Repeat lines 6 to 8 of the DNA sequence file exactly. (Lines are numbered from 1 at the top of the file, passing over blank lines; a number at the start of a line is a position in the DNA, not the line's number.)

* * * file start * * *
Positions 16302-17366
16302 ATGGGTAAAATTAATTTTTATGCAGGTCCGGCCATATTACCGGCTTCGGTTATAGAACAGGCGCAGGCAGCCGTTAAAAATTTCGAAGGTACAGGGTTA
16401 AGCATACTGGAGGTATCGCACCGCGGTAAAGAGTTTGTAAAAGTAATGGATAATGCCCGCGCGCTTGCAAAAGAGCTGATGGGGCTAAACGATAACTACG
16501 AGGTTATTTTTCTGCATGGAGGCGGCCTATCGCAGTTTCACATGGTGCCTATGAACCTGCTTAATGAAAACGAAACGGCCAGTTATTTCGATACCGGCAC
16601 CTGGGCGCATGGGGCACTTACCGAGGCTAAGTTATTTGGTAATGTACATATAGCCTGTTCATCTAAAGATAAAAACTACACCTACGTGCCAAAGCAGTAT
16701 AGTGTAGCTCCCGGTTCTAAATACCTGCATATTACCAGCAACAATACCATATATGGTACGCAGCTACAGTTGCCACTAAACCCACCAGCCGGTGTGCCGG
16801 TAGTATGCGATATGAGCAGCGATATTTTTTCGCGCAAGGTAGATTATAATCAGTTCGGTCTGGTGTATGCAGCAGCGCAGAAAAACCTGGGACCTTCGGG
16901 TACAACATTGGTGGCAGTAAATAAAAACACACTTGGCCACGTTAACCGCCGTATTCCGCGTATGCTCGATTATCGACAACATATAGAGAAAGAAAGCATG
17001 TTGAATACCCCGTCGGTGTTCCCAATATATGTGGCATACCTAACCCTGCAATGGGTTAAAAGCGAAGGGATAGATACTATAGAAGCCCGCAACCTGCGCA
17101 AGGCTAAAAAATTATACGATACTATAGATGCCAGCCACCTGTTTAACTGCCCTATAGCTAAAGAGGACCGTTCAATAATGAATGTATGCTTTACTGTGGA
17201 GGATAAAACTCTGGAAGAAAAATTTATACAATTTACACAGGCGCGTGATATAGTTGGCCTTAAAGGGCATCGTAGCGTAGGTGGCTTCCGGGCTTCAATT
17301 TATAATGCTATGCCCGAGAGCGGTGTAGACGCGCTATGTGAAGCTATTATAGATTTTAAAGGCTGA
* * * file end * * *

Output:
16701 AGTGTAGCTCCCGGTTCTAAATACCTGCATATTACCAGCAACAATACCATATATGGTACGCAGCTACAGTTGCCACTAAACCCACCAGCCGGTGTGCCGG
16801 TAGTATGCGATATGAGCAGCGATATTTTTTCGCGCAAGGTAGATTATAATCAGTTCGGTCTGGTGTATGCAGCAGCGCAGAAAAACCTGGGACCTTCGGG
16901 TACAACATTGGTGGCAGTAAATAAAAACACACTTGGCCACGTTAACCGCCGTATTCCGCGTATGCTCGATTATCGACAACATATAGAGAAAGAAAGCATG